In spite of the sweeping changes voted into law by the Tax Cuts and Jobs Act (TCJA) late last year, there are still year-end strategies one can follow to make the most of these new rules to minimize one’s tax burden for 2018. Here are some suggestions:
Avoid Purchasing Mutual Funds Right Now – Most mutual funds pay out capital gains earned all year before year-end. This tends to adjust the market value downward by the amount paid out, and is usually done in December. If you purchase a mutual fund now, and they make a capital gain distribution in December, you will be taxed on that distribution and see your investment value drop to adjust for that distribution. Wait until January to make these purchases!
“Harvest” Tax Losses – If you hold non-retirement account investments that are currently worth less than their cost and sell them before year-end, you can use those losses to offset gains realized on other investments or deduct up to $3,000 of net capital losses for the year. (Note: be careful not to buy back the security for 30 days, or the loss may not be deductible).
Bunch Itemized Deductions- The new standard deduction limits are much higher in 2018, reducing the incentive to itemize deductions, many of which were eliminated anyway (e.g. state and local taxes over $10,000, tax preparation & investment fees, moving expenses, casualty & theft losses, etc.). However, you may be able to “bunch” those remaining deductible expenses (e.g. medical expenses, state & local taxes under $10,000, charitable gifts, etc.) into a single year and benefit from itemizing this year while taking the standard deduction next year. Otherwise, you may fall short of itemizing deductions in both years, which essentially “wastes” them.
Make IRA Contributions- If you aren’t participating in an employer-sponsored retirement plan, you have the flexibility to fund an IRA until the tax filing date of April 17th, 2019. Be sure to label the contribution for 2018 – especially if you are making it in 2019.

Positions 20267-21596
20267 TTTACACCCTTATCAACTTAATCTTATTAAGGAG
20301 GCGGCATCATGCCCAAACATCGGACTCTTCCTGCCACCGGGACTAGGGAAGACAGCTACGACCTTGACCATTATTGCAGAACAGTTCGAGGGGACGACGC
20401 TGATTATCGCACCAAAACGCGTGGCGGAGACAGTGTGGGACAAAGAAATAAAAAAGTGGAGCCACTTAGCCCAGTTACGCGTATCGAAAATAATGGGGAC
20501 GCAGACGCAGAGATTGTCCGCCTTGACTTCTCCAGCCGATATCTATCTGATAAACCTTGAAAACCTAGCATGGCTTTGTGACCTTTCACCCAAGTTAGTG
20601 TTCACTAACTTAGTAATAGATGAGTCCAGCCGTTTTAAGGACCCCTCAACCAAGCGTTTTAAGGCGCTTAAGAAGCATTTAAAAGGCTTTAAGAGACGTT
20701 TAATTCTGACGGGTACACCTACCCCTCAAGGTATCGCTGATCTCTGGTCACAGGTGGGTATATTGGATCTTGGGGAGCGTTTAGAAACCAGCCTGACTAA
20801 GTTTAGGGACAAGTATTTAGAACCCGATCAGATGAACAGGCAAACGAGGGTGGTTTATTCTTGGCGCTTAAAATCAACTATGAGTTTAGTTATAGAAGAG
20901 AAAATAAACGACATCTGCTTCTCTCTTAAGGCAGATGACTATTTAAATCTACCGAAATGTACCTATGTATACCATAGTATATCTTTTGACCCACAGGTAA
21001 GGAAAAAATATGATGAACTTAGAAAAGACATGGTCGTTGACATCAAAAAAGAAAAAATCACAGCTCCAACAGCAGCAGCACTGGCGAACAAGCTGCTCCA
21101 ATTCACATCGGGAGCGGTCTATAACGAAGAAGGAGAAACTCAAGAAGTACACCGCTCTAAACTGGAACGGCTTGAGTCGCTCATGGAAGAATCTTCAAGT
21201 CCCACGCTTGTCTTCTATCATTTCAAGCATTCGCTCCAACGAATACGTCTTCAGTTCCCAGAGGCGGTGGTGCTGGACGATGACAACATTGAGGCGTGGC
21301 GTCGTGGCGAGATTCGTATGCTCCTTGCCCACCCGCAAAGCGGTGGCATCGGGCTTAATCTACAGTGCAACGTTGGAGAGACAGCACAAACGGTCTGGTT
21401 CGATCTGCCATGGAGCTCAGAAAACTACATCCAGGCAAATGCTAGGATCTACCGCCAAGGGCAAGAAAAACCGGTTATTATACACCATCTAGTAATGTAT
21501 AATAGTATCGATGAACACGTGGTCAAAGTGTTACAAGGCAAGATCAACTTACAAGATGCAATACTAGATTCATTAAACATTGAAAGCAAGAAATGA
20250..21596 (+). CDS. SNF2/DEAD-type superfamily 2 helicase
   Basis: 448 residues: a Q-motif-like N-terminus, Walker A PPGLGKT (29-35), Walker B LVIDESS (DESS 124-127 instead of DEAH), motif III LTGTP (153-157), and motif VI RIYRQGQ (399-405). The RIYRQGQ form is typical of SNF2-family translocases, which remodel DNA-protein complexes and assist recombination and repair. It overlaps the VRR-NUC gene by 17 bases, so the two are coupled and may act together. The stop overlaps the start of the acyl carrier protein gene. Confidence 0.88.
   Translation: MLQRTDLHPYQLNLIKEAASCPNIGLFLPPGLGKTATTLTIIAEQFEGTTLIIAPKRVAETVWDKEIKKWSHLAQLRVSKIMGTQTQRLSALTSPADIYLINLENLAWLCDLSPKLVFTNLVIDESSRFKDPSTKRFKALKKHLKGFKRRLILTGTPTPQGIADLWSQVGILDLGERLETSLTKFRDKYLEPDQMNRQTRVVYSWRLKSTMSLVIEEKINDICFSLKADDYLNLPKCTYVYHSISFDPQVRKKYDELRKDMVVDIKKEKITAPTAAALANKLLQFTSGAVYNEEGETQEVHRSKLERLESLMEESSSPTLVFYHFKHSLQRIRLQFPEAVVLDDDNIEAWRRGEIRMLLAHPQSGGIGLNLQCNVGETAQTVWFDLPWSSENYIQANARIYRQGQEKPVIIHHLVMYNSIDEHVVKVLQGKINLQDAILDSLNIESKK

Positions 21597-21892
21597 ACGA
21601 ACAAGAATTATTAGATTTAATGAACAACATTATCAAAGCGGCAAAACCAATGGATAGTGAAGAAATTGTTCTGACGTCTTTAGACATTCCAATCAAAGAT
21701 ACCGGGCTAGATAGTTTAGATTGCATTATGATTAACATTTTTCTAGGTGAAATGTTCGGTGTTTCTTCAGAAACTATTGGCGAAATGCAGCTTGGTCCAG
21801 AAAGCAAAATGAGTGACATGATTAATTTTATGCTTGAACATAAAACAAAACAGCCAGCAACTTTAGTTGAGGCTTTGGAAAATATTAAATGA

Contribute to an HSA – If you are using an eligible High Deductible Health Plan, you can contribute to a Health Savings Account and receive a tax deduction. Contribution limits are $3,450 for a single person and $6,900 for a family (add $1,000 if over Age 55). Funds withdrawn for qualifying health expenses are tax-free. If you’ve accumulated medical expenses for 2018, you can contribute to an HSA now and then reimburse yourself for those expenses.
Remember Charitable Gifts - Giving charitably may be the easiest way to “bunch” itemized deductions. You can pull future year charitable giving to the current year by contributing to a donor-advised fund, which gives you the deduction now, while enabling you to actually distribute from the account to your favorite charities over time: both now and in the future.
Consider a “Backdoor” Roth IRA – This advanced tax planning strategy is sometimes used by taxpayers with income too high to make a direct Roth contribution. In this case, they make a non-deductible IRA contribution which is immediately converted to a Roth IRA (e.g. “going in the back door”). Unlike contributions, Roth conversions are not subject to income limits.The converted amount is generally subject to income taxation.
Year-end tax planning is an opportunity to take advantage of strategies that could save you tax dollars now – or later on. While some of these strategies may sound simple, they may not be simple to implement on your own. Consider working closely with your financial planner or tax advisor to avoid making a planning mistake. You’ll be glad you did!
This material is for general information only and not intended to provide specific advice or recommendations for any individual. This information is not intended to be a substitute for specific individualized tax advice. We suggest that you discuss your specific issues with a qualified tax advisor.